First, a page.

There is no such thing as chlorine lock. What happens is that continued use of stabilized chlorine products, such as Trichlor tabs/pucks or Dichlor granular/powder, increases the Cyanuric Acid (CYA) level and that makes chlorine less effective unless you proportionately increase the Free Chlorine (FC) level to compensate. Algae starts to develop and this initially is seen as a hidden chlorine demand as chlorine gets used up faster than the tablet dissolves. Eventually, the water turns cloudy and then green (for green algae). At 80 ppm CYA, if your FC level got below 4 ppm then the chances get high for getting green algae if the pool has nutrients (phosphates and nitrates). For manually dosed pools, 6 ppm FC is the minimum target at 80 ppm CYA.
If you want to use only Trichlor as your source of chlorine, then you have to use a supplemental algaecide to prevent algae growth -- either weekly PolyQuat 60 or use of a phosphate remover (both are extra cost -- around $2-3 per week for your sized pool). Either that or you have to dilute your water enough to keep the CYA level lower. With Trichlor, for every 10 ppm FC that it adds, it also increases CYA by 6 ppm. With Dichlor, for every 10 ppm FC that it adds, it also increases CYA by 9 ppm. Unstabilized chlorine does not have CYA, but Cal-Hypo has calcium. With Cal-Hypo, for evey 10 ppm FC that it adds, it also increases Calcium Hardness (CH) by 7 ppm. The other alternative is to use chlorinating liquid and bleach (6% Clorox Regular unscented) which do not have calcium nor CYA, but you would need to add it every day or two unless you have an opaque-to-UV solar cover and even then would need to add chlorine about twice a week. There are automatic dosing systems for such liquid chlorine sources.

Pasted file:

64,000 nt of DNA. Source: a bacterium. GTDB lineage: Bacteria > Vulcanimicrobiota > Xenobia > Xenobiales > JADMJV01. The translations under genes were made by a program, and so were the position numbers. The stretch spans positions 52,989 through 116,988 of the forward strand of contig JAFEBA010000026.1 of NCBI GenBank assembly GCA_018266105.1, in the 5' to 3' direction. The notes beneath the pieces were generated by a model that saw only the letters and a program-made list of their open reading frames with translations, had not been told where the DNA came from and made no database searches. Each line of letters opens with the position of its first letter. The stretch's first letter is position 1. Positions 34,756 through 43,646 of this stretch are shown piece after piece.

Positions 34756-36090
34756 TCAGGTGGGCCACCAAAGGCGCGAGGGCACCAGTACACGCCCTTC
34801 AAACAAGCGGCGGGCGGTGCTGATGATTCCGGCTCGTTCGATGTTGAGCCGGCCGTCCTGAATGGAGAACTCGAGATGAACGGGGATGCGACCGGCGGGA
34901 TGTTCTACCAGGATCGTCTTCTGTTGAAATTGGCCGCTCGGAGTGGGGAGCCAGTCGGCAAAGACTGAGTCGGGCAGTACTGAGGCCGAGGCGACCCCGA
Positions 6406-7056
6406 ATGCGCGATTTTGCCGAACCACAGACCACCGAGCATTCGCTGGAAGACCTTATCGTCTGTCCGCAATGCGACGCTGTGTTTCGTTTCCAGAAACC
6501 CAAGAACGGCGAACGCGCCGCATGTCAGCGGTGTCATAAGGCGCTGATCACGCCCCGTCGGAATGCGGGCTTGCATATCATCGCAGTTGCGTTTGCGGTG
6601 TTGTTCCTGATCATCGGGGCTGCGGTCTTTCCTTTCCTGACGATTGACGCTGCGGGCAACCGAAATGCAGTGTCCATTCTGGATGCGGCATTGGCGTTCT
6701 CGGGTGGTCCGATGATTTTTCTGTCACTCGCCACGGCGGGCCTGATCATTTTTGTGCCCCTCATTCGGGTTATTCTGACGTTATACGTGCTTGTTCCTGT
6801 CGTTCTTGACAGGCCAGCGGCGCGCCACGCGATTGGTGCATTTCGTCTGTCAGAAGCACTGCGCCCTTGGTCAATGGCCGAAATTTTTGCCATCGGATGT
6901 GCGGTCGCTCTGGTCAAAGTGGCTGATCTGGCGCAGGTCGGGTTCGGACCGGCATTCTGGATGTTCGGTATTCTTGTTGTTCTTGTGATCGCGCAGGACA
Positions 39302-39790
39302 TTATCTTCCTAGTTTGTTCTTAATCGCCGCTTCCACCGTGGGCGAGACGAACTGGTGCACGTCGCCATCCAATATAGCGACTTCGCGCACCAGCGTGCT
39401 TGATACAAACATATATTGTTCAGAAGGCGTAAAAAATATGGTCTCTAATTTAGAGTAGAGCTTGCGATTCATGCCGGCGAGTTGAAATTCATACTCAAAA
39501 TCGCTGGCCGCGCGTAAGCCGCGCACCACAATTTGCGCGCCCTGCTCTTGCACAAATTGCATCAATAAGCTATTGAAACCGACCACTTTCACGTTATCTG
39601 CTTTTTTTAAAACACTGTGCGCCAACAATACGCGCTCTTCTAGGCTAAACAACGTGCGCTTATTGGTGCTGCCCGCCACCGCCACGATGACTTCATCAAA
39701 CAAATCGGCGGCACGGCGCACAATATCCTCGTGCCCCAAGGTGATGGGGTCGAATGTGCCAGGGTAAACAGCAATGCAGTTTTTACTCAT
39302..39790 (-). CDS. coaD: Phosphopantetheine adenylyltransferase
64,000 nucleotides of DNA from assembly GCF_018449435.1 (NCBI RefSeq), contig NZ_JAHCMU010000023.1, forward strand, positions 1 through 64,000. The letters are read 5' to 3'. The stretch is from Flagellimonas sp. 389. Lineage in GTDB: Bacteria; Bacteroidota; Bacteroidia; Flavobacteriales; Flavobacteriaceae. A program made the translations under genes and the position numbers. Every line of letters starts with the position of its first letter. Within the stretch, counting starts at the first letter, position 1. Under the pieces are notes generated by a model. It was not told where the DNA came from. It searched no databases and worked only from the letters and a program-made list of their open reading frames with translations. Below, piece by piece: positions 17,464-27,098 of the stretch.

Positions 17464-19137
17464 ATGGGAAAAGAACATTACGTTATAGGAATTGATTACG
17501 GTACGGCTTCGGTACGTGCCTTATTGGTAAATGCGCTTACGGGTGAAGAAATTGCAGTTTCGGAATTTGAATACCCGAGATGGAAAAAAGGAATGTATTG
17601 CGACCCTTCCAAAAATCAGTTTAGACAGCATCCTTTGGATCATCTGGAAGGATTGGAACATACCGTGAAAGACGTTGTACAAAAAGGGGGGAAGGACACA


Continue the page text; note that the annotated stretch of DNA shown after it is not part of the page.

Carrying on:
Unfortunately, there is no solid slow-dissolving source of chlorine that does not contain CYA. Lithium hypochlorite is a powder fairly concentrated in chlorine, but it is very expensive and it dissolves quickly. Dichlor contains CYA and dissolves quickly. Cal-Hypo, as mentioned above, does not have CYA though does have calcium and though it is usually granular it does come in pucks requiring a special feeder (NEVER put them into a Trichlor feeder), but they tend to break down too quickly and leave a messy residue.
It's not true that draining from the bottom removes more CYA because in most pools the circulation is good enough that the CYA is well dispersed. If you don't believe that, then invert a sample tube and put it down near the bottom, turn it over, then raise it out of the water and test such "bottom" water compared to water about a foot down from the surface -- you should find all the measurements are similar except possibly the FC level might be a little higher in the depths on a sunny day.
You are right that when Total Chlorine = Free Chlorine that this means that Combined Chlorine (CC) is zero and that's a good thing and a normal situation. CC is chlorine combined with other compounds, usually ammonia. When you measure any CC, it means that not enough chlorine is available to get rid of the ammonia (and urea) from your sweat (and urine). It's rare to see in a residential pool unless the bather load is high and the FC gets too low or the CYA level is very high (as these slows down the rate of elimination of CC). By the way, even though chlorine combines with CYA (which is why CYA makes chlorine much less effective) these "chlorinated cyanurates" measure as FC because chlorine is released from CYA relatively quickly (in seconds). However, it's the "active" or instantaneous chlorine (hypochlorous acid) concentration that determines the rate at which chlorine kills bacteria, inactivates viruses, kills or prevents algae growth, oxidizes swimsuits and hair, etc. and that active chlorine concentration is roughly proportional to the FC/CYA ratio.
Take charge of your pool and learn more at the Pool School at Trouble Free Pool (including the article on defeating algae). The first step is getting a good test kit. The Taylor K-2005 isn't bad, but the Taylor K-2006 is better or the TF100 from tftestkits(dot)com. You can just get the FAS-DPD chlorine test here
since that will give you the equivalent of the K-2006 given what you already have -- this FAS-DPD chlorine test measures Free Chlorine (FC) and Combined Chlorine (CC) with 0.2 ppm resolution (using a 25 ml sample; 0.5 ppm resolution using a 10 ml sample) and the test does not bleach out at high FC levels so can measure up to 50 ppm (useful when shocking a pool).